At the molecular level, genomic and transcriptional analyses have identified a highly conserved network of “clock genes” that are orthologous to clock genes identified in insects and mammals (Bailey et al., 2003; Karaganis et al., 2008, 2009).

Although the biochemical details are not well-known in birds, birds, like other species studied, express “positive elements” clock and bmal1, which are transcribed rhythmically, translated in the cytoplasm, where they dimerize and enter the nucleus to activate the transcription of “negative elements” period 2 (per2), period 3 (per3), cryptochrome 1 (cry1), and cryptochrome 2(cry2), as well as other “clock-controlled genes” that rhythmically affect downstream processes. This network has been reviewed extensively elsewhere (Bell-Pedersen et al., 2005).

Figure 1

Schematic of the avian circadian clock. The pineal gland secretes melatonin during the night, and inhibits the output of the mSCN and vSCN (collectively the SCN here). The SCN in turn inhibits the output of the pineal gland through a multisynaptic pathway

At the systems level, the pineal gland, the ocular retinae and the avian homologs to the suprachiasmatic nuclei form the nexus of biological clock function. The pineal gland is necessary for rhythmicity in passerine birds (Gaston and Menaker, 1968; Binkley et al., 1971), and rhythmic administration of the pineal hormone melatonin entrains circadian rhythms of several avian species (Chabot and Menaker, 1992; Lu and Cassone, 1993; Heigl and Gwinner, 1995). In galliforms (e.g., chicken and quail) and columbiforms (pigeons), the retinae are also important for circadian organization (Ebihara et al., 1984; Underwood and Siopes, 1984) since the eyes are major sources of melatonin in these species as well (Menaker, 1997). Thus, the common denominator for the role(s) played by the pineal gland and the retinae is likely the circadian secretion of melatonin.

In birds, two sets of structures have been associated with SCN function: the medial suprachiasmatic nuclei (mSCN) and the visual suprachiasmatic nuclei (vSCN) (Cantwell and Cassone, 2006a,b) but their precise roles show some variation. These structures are connected via neuronal projections and are contiguous in terms of their cellular populations, especially in the distribution of astrocytes.

The vSCN, but not the mSCN, contains melatonin receptor binding (Cassone et al., 1995), and exogenous melatonin inhibits metabolic activity in the vSCN, but not in the mSCN (Cassone and Brooks, 1987; Lu and Cassone, 1993; Cantwell and Cassone, 2003). In Japanese quail, Coturnix coturnix, only the mSCN expresses clock gene rhythmicity (Yasuo et al., 2002), while in the house sparrow, Passer domesticus, both structures rhythmically express per2 (Abraham et al., 2002).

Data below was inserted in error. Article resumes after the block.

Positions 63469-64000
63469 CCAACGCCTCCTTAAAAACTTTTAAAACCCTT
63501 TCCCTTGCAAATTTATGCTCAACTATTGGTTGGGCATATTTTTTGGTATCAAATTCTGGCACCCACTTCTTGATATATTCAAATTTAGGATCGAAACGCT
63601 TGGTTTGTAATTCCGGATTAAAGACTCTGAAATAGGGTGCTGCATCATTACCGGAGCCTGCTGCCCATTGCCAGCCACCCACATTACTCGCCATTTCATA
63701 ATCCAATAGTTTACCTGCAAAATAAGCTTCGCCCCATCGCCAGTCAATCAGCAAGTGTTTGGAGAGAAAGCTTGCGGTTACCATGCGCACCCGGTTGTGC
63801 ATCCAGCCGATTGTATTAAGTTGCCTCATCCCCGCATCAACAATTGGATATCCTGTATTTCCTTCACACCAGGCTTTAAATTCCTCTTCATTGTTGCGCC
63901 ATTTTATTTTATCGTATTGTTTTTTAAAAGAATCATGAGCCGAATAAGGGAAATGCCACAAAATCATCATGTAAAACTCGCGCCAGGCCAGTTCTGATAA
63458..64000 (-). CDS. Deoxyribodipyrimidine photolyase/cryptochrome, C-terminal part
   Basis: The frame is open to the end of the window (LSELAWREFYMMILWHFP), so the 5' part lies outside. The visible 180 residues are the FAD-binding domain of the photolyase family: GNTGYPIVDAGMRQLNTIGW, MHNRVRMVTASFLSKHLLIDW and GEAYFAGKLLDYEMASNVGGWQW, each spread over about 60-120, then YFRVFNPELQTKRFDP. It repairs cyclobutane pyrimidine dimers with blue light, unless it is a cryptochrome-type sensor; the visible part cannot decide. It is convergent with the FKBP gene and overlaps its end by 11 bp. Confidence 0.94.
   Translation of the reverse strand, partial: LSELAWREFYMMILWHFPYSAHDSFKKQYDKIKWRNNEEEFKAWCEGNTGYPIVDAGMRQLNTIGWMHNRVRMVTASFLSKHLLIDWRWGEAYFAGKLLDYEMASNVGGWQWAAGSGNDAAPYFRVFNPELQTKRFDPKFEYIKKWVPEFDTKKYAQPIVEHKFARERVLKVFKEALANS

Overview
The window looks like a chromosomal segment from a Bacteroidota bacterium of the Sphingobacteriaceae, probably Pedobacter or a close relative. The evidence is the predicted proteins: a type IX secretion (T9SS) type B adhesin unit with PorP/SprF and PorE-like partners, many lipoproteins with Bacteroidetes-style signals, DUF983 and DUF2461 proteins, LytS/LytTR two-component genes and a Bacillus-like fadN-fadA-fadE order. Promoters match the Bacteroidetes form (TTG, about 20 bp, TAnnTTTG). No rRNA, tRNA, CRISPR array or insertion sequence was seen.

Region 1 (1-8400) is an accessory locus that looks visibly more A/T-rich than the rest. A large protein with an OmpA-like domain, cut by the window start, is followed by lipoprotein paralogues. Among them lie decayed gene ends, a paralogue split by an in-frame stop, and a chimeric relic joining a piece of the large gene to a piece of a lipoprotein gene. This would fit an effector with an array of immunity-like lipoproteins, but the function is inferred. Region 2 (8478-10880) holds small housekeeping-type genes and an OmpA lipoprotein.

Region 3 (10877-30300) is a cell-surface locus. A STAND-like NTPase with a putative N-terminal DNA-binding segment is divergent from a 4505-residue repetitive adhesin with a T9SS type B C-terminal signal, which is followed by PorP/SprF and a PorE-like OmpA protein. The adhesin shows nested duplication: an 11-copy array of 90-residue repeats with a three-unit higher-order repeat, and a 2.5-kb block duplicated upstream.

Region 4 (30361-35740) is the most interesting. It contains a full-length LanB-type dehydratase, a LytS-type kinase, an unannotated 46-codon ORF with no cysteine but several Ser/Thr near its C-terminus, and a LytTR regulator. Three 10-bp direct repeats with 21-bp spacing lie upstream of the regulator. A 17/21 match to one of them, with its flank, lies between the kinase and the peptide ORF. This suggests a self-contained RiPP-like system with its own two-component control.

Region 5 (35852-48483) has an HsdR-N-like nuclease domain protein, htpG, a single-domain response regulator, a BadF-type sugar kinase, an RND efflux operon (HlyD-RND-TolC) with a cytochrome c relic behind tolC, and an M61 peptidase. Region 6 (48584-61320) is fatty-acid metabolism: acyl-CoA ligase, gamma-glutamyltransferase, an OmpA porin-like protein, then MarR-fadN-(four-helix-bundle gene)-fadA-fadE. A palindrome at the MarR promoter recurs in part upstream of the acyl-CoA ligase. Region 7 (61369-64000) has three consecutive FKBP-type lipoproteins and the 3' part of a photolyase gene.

Each of these components is integrated dynamically such that overt circadian organization is synchronized to environmental LD and such that internal processes are adaptively orchestrated (Cassone and Menaker, 1984).

Pineal (and retinal) melatonin, synchronized to LD cycles via endogenous photopigments (Figure (Figure1;1; Kojima and Fukada, 1999), is secreted during the night and inhibits rhythmic metabolism and electrical activity of the vSCN.

In turn, as the day approaches, oscillators within the pineal gland and retinae wane in their output, disinhibiting SCN activity. Oscillators within the mSCN and vSCN are active during the day, synchronized by LD via RHT input to the vSCN and possibly extraretinal input to the mSCN.

One of the outputs of the vSCN at least is the rhythmic regulation of sympathetic activity, releasing norepinephrine (NE) within many peripheral targets. Among these is the pineal gland, where NE inhibits melatonin biosynthesis and release.

Pineal melatonin in turn inhibits metabolic activity in the vSCN in vivo (Lu and Cassone, 1993). In vitro, rhythmic melatonin administration synchronizes rhythms of both metabolic activity and the expression of both per2 and per3 (Paulose et al., 2009).

Avian cognition and timing

Birds’ have several extraordinary cognitive abilities, some of which rival those of the most advanced mammalian taxa, particularly among corvid (e.g., jays, crows, and ravens) and psittacine (parrots) species. We focus on three abilities that serve as examples of extraordinary capabilities of birds in which we have a fair understanding of the neural mechanisms and the ecological context. Each of these examples involves seasonal or daily rhythms, suggesting that the circadian clock could be involved.